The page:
One example, taken from the University of Queensland’s Handbook for Doctors on cause-of-death certification, asks you to imagine a person dying from a cerebral haemorrhage following a motor vehicle accident. In this case, the MVA is the underlying cause of death. Although the surgeon is concerned about cerebral haemorrhage, the public health focus would be to prevent deaths due to motor vehicle accidents.
If there is only one cause of death, it should be entered on the first line (1a).
Other significant conditions
The second part requires doctors to note other significant conditions that may have contributed to the death but are not directly related to the death. Often this second part is referring to disease that may have reduced the patient’s physiological reserve and prevented them from overcoming or recovering from disease e.g. Diabetes, hypertension, ischaemic heart disease, dementia, chronic obstructive lung disease, previous malignancy.
There are some excellent open-access resources and guides for filling out death certificates with specific details based on types of conditions. Some of these have been included in the references section below. I have chosen a few of the useful tips highlighting common pitfalls in writing out death certificates:
Consider the following scenario – a 65-year-old male with a history of hepatitis C presents with severe haematemesis and jaundice. The haematemesis was subsequently found to be due to bleeding oesophageal varices secondary to liver cirrhosis and portal hypertension. He died shortly after his endoscopy. His background medical history included chronic obstructive pulmonary disease, hypertension and smoking.
For the first part, the diseases leading to the cause of death would include the following:
1a. Hypovolaemic shock due to (as a consequence of)
1.b Bleeding oesophageal varices due to (as a consequence of)
1.c Portal hypertension due to liver cirrhosis due to (as a consequence of)
1.d Hepatitis C (underlying cause of death)
As you can see above, the underlying cause of death is hepatitis C (highlighted) and would be the main public health concern. Also notice that if you run out of lines, you can write two conditions on the same line (as in 1.c) as long as you make the logical sequence clear.
The second part, other significant conditions, would include all the comorbidities – COPD, hypertension and nicotine dependence – which theoretically have all reduced this patient’s physiological reserve and ability to survive the primary cause of death.
For more worked examples such as these, from neoplasms to infections and injuries – check out the resources below.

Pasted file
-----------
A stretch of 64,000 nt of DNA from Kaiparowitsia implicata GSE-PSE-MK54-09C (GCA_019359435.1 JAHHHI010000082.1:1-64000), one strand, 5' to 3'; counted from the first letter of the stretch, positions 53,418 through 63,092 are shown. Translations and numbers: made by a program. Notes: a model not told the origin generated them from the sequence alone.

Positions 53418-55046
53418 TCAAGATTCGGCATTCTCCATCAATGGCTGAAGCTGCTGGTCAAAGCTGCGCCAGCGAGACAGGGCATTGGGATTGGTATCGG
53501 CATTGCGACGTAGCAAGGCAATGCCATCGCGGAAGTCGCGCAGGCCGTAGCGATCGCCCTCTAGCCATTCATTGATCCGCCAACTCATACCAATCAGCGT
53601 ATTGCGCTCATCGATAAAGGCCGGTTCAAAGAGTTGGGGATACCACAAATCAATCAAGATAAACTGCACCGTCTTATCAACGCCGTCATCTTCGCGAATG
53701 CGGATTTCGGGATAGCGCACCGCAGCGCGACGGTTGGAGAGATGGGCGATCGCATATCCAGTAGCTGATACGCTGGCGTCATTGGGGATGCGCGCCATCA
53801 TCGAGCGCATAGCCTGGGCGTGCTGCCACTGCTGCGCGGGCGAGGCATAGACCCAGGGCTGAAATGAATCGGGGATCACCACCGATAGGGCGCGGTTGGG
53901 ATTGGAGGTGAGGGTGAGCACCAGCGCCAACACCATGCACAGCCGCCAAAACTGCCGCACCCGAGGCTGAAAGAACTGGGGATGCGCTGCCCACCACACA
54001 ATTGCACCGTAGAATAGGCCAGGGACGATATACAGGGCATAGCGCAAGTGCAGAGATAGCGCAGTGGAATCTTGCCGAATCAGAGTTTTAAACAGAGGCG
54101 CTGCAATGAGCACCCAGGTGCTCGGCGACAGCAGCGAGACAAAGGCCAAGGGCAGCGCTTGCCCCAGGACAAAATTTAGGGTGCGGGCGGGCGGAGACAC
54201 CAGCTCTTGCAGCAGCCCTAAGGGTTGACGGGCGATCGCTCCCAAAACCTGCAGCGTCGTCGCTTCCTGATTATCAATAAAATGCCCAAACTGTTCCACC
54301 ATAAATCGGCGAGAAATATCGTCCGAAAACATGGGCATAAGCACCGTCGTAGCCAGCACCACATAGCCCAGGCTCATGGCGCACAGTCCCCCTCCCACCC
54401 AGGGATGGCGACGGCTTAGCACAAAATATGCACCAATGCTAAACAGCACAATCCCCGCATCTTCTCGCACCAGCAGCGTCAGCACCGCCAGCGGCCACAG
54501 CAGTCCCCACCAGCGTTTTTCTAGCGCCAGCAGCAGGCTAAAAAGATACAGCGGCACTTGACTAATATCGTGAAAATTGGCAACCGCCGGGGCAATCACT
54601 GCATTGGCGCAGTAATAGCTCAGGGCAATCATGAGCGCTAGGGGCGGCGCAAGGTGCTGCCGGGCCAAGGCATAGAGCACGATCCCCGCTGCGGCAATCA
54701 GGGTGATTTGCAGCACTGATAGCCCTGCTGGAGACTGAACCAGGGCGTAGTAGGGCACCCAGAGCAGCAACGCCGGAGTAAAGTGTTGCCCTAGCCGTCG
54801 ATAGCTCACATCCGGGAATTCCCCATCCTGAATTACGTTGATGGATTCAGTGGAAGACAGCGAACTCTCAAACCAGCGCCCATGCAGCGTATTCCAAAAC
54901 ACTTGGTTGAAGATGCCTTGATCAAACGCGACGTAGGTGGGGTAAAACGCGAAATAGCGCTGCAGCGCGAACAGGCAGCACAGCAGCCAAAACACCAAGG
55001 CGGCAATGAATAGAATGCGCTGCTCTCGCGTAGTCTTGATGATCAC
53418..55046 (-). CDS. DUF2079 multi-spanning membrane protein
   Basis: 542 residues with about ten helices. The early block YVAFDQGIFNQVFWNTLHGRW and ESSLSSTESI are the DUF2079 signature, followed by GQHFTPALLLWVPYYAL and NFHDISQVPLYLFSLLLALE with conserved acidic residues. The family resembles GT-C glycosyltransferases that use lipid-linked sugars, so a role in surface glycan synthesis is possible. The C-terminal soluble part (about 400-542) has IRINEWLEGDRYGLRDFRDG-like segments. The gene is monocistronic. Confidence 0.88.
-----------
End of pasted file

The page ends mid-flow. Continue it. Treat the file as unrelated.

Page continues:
One worry that I had as an intern was that reporting the cause of death incorrectly made me legally liable resulting in much time and angst wasted over the exact wording of the death certificate. But this is a common misconception – Death certificates are regarded as medical opinion limited to the information available at the time and as such lawsuits against death certifiers are exceedingly rare and usually rule in favour of the certifier. And in any case, death certificates can be amended if required. So as a rule of thumb – do the best you can to get it right but don’t fret excessively over it. As always, if you aren’t sure, never hesitate to ask a senior colleague (such as the team registrar) for advice.
Most state laws concerning the certification of death do not require you to have viewed or examined the body before issuing the death certificate. In fact there is no requirement that you had even been involved in the patient’s care prior to the death. What matters is that you have sufficient information – from the patient’s records and from speaking to other doctors who may have cared for the patient previously – to make a reasoned and informed opinion as to the cause of death.
The process of verifying and certifying death rarely features as part of formal medical training and yet is one of the most fundamental and important skills expected of junior medical officers. It should also be regarded as a great privilege – from the swinging of the pen torch to the passing of the stethoscope from sternal edge to sternal edge, junior doctors all across the world perform the same ritual that sees the legal transition of bodies from life to death.